Children’s Trend Report

Nine West Kids
“The most significant trend for girls [is what we’re calling] ‘global expedition.’ [It] takes inspiration from cultures around the world and is paired with a military influence. Tribal prints, beading, fringe, snakeskin, decorative stitching, cork and rattan are juxtaposed with camouflage prints, distressed finishes and antiqued-metal hardware. Gladiators continue to be important, as well as ankle-wrap sandals on both flat bottoms and wedges. For boys, the most compelling trend is what we’ve named ‘universal forces,’ which emphasizes military-inspired detailing such as camouflage prints and rugged, washed canvas in a neutral color palette. Gutsy canvas combat boots and all-terrain sandals let boys be boys.”
— Paula Hyde, VP of design

Vincent Shoes
“We [focused on] designs that are clean and simple, stylish yet practical, with a healthy pinch of color thrown in. We’ve mixed different materials more than before. For example, combining leather with canvas makes a fun, new look. We spent some time around the Mediterranean this past year, and this inspired us to add turquoise to the color palette for spring.”
— Patrick Österman, designer

Twig
“Canvas is on-trend for spring, with both basic and printed versions. We wanted our whole spring line to reflect clean, simple lines with a purposeful absence of bling. Fresh colors replace the predictable, safe colors of last spring. Gladiators continue, and metallic leathers are important [because they can be] both dressy and casual. Multifunction footwear is also key.”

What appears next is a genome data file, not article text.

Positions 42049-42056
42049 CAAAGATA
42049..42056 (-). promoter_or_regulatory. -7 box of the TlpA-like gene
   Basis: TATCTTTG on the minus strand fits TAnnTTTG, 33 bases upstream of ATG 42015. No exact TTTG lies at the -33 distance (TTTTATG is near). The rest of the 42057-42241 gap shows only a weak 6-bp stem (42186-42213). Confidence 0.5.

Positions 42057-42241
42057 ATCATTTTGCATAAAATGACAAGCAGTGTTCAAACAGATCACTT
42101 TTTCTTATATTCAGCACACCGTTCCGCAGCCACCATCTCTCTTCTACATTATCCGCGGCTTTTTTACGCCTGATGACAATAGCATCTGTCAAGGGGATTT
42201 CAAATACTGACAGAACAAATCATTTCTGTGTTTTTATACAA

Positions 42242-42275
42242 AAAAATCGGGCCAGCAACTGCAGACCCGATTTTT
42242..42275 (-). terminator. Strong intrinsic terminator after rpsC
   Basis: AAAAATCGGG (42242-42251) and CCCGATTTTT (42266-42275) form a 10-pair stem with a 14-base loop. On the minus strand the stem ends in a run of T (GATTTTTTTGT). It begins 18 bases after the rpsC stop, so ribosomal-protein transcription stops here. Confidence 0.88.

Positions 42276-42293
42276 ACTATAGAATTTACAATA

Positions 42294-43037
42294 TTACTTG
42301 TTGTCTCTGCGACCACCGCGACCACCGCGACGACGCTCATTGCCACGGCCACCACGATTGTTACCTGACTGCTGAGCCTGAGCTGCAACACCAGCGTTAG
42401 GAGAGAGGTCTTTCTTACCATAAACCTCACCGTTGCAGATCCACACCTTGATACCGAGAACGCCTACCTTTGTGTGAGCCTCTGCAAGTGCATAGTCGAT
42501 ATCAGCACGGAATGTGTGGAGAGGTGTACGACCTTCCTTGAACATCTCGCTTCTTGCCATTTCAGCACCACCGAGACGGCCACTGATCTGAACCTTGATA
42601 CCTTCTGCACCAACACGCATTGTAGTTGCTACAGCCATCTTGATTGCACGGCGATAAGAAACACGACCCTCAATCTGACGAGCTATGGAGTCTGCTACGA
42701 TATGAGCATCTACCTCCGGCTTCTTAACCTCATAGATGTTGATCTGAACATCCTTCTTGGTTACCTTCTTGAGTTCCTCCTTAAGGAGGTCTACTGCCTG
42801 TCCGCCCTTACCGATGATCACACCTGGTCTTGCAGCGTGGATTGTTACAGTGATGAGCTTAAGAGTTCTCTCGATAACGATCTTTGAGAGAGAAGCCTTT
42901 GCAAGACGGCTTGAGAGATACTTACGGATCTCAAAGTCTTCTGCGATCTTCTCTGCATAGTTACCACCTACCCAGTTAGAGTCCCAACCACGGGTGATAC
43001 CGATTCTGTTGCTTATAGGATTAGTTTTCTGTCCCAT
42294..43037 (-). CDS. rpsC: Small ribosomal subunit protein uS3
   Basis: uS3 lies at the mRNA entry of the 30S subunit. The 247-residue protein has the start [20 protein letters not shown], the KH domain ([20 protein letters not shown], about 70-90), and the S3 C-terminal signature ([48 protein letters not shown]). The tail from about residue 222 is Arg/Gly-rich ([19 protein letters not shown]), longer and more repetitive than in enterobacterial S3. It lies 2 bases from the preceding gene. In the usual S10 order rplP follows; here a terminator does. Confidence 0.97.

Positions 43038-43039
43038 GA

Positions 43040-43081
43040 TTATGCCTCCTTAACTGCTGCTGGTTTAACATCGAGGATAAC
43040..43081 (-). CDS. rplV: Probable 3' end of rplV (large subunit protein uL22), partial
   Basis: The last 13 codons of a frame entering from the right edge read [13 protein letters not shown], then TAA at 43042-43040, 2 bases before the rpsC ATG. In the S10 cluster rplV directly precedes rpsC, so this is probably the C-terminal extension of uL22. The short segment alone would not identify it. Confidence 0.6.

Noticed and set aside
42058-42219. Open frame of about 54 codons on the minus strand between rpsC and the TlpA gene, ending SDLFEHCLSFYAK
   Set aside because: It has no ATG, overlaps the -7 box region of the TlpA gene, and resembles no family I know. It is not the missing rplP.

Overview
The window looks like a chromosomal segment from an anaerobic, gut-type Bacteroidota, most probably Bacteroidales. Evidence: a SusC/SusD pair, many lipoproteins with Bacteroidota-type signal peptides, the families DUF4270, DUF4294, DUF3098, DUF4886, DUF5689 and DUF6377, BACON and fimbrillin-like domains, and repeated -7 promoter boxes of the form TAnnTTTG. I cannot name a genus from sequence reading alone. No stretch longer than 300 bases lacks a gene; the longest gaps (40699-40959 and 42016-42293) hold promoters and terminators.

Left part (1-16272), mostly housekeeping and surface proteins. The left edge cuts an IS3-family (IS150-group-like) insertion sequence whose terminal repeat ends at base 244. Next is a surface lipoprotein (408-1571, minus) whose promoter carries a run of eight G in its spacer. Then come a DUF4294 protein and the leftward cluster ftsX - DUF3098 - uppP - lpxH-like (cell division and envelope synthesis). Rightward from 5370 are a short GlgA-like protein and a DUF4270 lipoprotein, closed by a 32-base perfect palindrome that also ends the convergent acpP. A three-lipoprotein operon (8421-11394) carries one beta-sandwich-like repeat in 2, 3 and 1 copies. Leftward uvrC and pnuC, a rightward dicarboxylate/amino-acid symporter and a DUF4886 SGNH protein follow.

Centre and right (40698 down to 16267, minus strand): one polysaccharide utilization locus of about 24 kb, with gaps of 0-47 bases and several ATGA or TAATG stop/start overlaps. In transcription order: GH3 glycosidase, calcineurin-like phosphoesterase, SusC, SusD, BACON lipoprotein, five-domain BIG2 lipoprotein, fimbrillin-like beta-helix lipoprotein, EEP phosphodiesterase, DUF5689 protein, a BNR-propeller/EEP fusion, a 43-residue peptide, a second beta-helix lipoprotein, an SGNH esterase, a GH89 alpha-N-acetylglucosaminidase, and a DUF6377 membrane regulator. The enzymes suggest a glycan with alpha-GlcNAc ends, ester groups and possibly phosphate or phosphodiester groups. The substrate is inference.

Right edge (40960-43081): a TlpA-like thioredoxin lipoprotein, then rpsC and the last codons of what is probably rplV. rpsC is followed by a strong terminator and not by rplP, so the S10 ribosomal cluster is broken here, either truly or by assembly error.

— Ken Proctor, founder

Nina Kids
“One of the most important trends is embellishments — pearls, crystals, jewels, rhinestones — on dress looks, and tribal beading on casuals. Another is high-riding hooded sandals. [We’re also seeing a lot of interest in] flexible flat constructions and lightweight simulated wood bottoms and footbeds.”
— Ken Masiello, design director

Kors Michael Kors
“The Kors kids’ collection [features] jewels, chains, studs and metallic [finishes]. Sequins are the rage, so we’re offering them in several variations. Lucite and vinyl are also key [materials]. The color palette is full and varied. We’ve played with everything from light, ethereal colors to neon brights.”
— Layla-Joy Williams, VP of branded design, Synclaire Brands (licensee)

Pediped
“The key trends we see for spring are bright colors, floral detailing and rugged styles. We interpreted the bright story by bringing multiple pops of color to a single shoe. Boys have their own version [of the trend] in fun-colored fisherman sandals. The floral trend [is seen in] vibrant, multicolored appliqués and punch-out details.”
— Olivia Billingsley, designer

Umi
“Spring offers an eclectic mix of trends, such as bohemian sandals and vintage-inspired sneakers. The vulcanized sneaker will be important as an everyday item. Umi is interpreting it with classic constructions in bold-colored printed canvas, as well as soft, neutral corduroy fabrics. In sandals, [we see] shimmery leathers and candy colors.”
— Elissa Shuck, product development manager

Jumping Jacks
“The hottest color trend for girls is metallics, such as soft gold, silver, pewter and bronze. They’re neutral colors and can go with any outfit. Versatility is key in today’s economy. Dazzle is huge: Beads, sequins and jewels continue to be a major trend.”
— George Steele, designer

Stride Rite Children’s Group
“One key trend, [what we call] ‘country enchantment,’ features floral prints, calm pinks and browns, and pops of yellow and lilac. The ‘modern primitive’ [looks] have deep browns, metallics and bursts of vibrant colors. Our ‘great escape’ [trend moves] away from the norm of dark blues and greens for boys and pastel pinks for girls, using bursts of neons and bold colors such as turquoise and orange. Lighted shoes are [important], ranging from racecar-inspired shoes for boys to sparkly, more fashion-focused shoes for girls. Sleek athletic silhouettes are in for older boys.”
— Rachel Panetta, director of brand communications

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